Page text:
HBV core protein inhibits MICA/B expression via directly binding to the CpG island of MICA/B promoter
Next, we attempted to investigate the role of HBc in the regulation of MICA/B. The HBc protein has been shown to directly bind to promoter regions containing CpG islands [9, 10]. Thus, we predicted two CpG islands in the MICA promoter by using the Emboss cpgplot database (Figure 6A). To determine whether the HBc protein can directly bind with CpG islands in the MICA promoter, chromatin fragments from HepG2.2.15 cells were immunoprecipitated with an anti-HBc antibody. DNA from the immunoprecipitation was isolated, and the two CpG regions were amplified. PCR analysis showed that the HBc protein could bind to CpG island 2 but not CpG island 1 (Figure 6B). In addition, we used the P1, P2 or P3 primer to amplify the MICA promoter with the same DNA from the immunoprecipitation assay, but the MICA promoter was not detected (Figure 6C). Furthermore, the GATA-2 or GATA-3 protein were not be detected from complexes immunoprecipitated with an anti-HBc antibody by immunoblot analysis in HepG2.2.15 cells (Figure 6D). The results indicated that the HBc protein could not bind to the GATA-2 or GATA-3 binding sites. Thus, the HBc protein inhibited MICA expression via directly binding to the CpG island 2 of the MICA promoter. As it was shown in Figure S2, HBc also downregulated the expression of MICB, thus, by using the Emboss cpgplot database, we predicted a CpG island in the MICB promoter (Supplementary Figure S4A). ChIP analysis showed that the HBc protein could also bind to CpG island of MICB promoter (Supplementary Figure S4B).
Figure 6: HBV core protein inhibits MICA expression via directly binding to the CpG island of MICA promoter. A. CpG islands were predicted in the MICA promoter. B. and C. Soluble chromatin was immunoprecipitated with an anti-HBc antibody. PCR was used to amplify the MICA promoter containing CpG island isolated from the immunoprecipitated chromatin. D. Lysates from HepG2.2.15 cells were immunoprecipitated with an anti-HBc or control Ig, and then the sample was subjected to Western blotting with indicated antibodies.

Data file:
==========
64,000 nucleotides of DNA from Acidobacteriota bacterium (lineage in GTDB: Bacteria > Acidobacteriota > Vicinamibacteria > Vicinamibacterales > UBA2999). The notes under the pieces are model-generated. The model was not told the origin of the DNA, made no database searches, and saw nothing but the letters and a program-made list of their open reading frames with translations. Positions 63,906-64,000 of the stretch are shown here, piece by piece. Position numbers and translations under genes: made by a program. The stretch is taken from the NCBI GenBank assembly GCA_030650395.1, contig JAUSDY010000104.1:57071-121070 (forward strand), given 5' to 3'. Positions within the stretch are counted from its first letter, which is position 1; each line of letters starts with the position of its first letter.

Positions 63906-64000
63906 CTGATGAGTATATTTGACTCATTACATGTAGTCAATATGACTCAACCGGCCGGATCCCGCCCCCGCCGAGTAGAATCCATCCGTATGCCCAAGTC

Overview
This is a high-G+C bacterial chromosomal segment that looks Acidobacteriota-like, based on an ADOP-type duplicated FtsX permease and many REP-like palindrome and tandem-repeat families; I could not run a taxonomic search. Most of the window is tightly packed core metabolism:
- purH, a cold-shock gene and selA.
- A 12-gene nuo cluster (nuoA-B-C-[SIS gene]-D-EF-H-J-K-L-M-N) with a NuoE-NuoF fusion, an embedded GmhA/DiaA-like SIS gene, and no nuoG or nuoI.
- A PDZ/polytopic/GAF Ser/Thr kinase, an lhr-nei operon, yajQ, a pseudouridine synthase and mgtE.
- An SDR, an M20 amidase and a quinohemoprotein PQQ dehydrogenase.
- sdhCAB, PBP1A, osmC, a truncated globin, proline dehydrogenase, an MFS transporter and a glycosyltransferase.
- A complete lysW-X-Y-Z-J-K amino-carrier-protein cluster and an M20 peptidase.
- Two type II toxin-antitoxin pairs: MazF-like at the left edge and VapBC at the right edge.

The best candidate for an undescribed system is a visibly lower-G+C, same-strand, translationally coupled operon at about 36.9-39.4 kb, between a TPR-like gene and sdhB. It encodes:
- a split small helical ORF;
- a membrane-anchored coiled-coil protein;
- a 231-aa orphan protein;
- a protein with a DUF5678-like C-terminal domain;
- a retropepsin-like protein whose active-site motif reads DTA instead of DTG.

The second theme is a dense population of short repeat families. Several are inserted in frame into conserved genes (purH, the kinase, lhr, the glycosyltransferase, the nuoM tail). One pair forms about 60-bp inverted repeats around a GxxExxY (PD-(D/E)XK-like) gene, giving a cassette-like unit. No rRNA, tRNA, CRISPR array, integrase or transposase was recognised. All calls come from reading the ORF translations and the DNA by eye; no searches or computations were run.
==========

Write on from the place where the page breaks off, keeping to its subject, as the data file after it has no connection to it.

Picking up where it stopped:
The precise mechanism for HBV-induced down-regulation of NKG2D ligands on hepatoma cells remains unclear. In the present study, we found for the first time that HBV infection could promote the expression of transcription factors GATA-2 and GATA-3, which specifically suppressed MICA/B expression via directly binding to the MICA/B promoter. Moreover, the HBx protein acted as a co-regulator and contributed to the GATA-2 and GATA-3-mediated suppression of MICA expression. HBc protein could suppress MICA/B expression via directly binding to the CpG islands of the MICA or MICB promoter (Figure 7).
NKG2D ligands are not expressed on most normal cells, but they are induced in tumor cells and virus-infected cells. Increasing evidence has shown that cellular stress, infection or tumorigenesis promote the expression of NKG2D ligands [21, 22]. The modulation process may occur at different stages, including transcription, RNA stabilization, protein stabilization and the cleavage from the cell membrane . Several transcription factors, such as heat shock transcription factor 1 (HSF1), NF-κB, Sp1 or Sp3, and STAT3, have been reported to promote the transcription of MICA and MICB by directly binding to their promoter regions [21, 24]. GATA-2 and GATA-3 are members of the GATA family, which contain zinc fingers in their DNA binding domain. GATA-2 is widely regarded as a pivotal regulator for the development and differentiation of hematopoietic stem cells (HSCs) and hematopoietic progenitor cells (HPCs) . GATA-3 has been most extensively studied in T cell development and is regarded as a specific transcription factor for Th2 development . Recently, GATA-2 and GATA-3 were found to be associated with tumorigenesis in various cancers. Overexpression of GATA-2 was detected in a subset of human chronic myelogenous leukemia and human neuroblastoma samples [25, 26], while GATA-3 was shown to be highly expressed in breast cancer, lymphoma and other tumors [27, 28]. Importantly, GATA3 was regarded as a highly breast-specific immunomarker, especially for ER-negative metastatic breast carcinomas, and it was also used to identify a high-risk subset of peripheral T-cell lymphomas [29-31]. However, associations between GATA-2 or GATA-3 with MICA/B expression have not been reported. Here, we demonstrated for the first time that HBV infection enhanced the expression of GATA-2 and GATA-3, which acted as trascriptional repressors and specifically suppressed MICA/B expression. Our results provide a novel mechanism for the role of GATA2 and GATA3 in the escape of HBV+ HCC from NK cell immunosurveillance.